POSTED: Friday, February 24, 2012 - 10:49pm
UPDATED: Wednesday, June 20, 2012 - 2:27pm
EL PASO — U.S. Marshals work every day to keep Americans safe, but few people know exactly what they do.
"We pride ourselves in all the different things we do. We are one of the most versatile law enforcement," said U.S. Marshal Robert Almonte who is head of the U.S. Marshal's office of the Western District of Texas.
Among their many duties, the U.S. Marshals arrest federal fugitives, transport prisoners and protect federal courthouses and judges.
The U.S. Marshals Service also has a Mexican Investigative Liason Program where deputy marshals work with authorities to the south.
"We're working hand and hand with our Mexican law enforcement counterparts on the south side of the border in order to locate fugitives removed from Mexico back to the U.S. and vice versa," said U.S. Deputy Marshal Juan Blanco.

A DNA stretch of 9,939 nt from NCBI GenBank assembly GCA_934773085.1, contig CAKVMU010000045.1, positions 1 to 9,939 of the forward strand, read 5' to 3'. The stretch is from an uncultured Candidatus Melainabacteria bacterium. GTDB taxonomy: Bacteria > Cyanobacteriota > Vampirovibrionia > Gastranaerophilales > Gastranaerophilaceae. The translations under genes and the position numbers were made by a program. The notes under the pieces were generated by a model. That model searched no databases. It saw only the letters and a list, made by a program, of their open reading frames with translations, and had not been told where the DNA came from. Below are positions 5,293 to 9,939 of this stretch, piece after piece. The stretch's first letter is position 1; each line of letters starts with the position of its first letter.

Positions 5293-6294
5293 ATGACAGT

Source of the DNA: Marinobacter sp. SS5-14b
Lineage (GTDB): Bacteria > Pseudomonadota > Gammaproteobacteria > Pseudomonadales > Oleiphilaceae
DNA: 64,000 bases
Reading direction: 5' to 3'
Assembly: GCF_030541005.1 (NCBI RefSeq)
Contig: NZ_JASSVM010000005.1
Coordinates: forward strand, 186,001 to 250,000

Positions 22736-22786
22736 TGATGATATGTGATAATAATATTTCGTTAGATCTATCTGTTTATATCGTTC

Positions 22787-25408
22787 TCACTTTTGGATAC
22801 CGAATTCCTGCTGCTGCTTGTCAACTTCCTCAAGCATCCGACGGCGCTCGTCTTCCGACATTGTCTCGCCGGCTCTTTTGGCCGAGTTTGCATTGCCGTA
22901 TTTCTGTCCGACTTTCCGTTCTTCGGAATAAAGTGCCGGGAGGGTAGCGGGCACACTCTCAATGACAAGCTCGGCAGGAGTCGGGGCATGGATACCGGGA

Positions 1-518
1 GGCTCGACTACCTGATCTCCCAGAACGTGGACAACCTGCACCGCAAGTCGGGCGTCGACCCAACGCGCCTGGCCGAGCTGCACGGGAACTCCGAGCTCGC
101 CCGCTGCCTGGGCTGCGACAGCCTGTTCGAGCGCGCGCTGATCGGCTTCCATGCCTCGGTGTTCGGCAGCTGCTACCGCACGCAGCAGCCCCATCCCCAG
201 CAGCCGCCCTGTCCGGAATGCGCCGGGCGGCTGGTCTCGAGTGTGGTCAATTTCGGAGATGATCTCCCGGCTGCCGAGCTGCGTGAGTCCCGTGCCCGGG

Before the U.S. Marshals are sent out in the field, they spend 17 weeks in rigorous law enforcement training.
"We like to practice as much as we can in a controlled environment so when we get out there in a real world scenario, we have the training and the knowledge and the skills the conduct our business as safely as possible," said U.S. Deputy Marshal Mike Sharboneau.
Newschannel 9 reporter Cathy Hernandez trained alongside these marshals.
She learned how deputies handle situations where they face dangerous people trying to hurt them and in those moments, make life and death decisions.
We saw how deputy marshals get inside homes and businesses to arrest fugitives, many times, they have to make forced entry.
Something that can take a physical and mental toll.
"When they're making an entry into a house where they know there's an armed and dangerous man in there, they got to get them," said Sharboneau.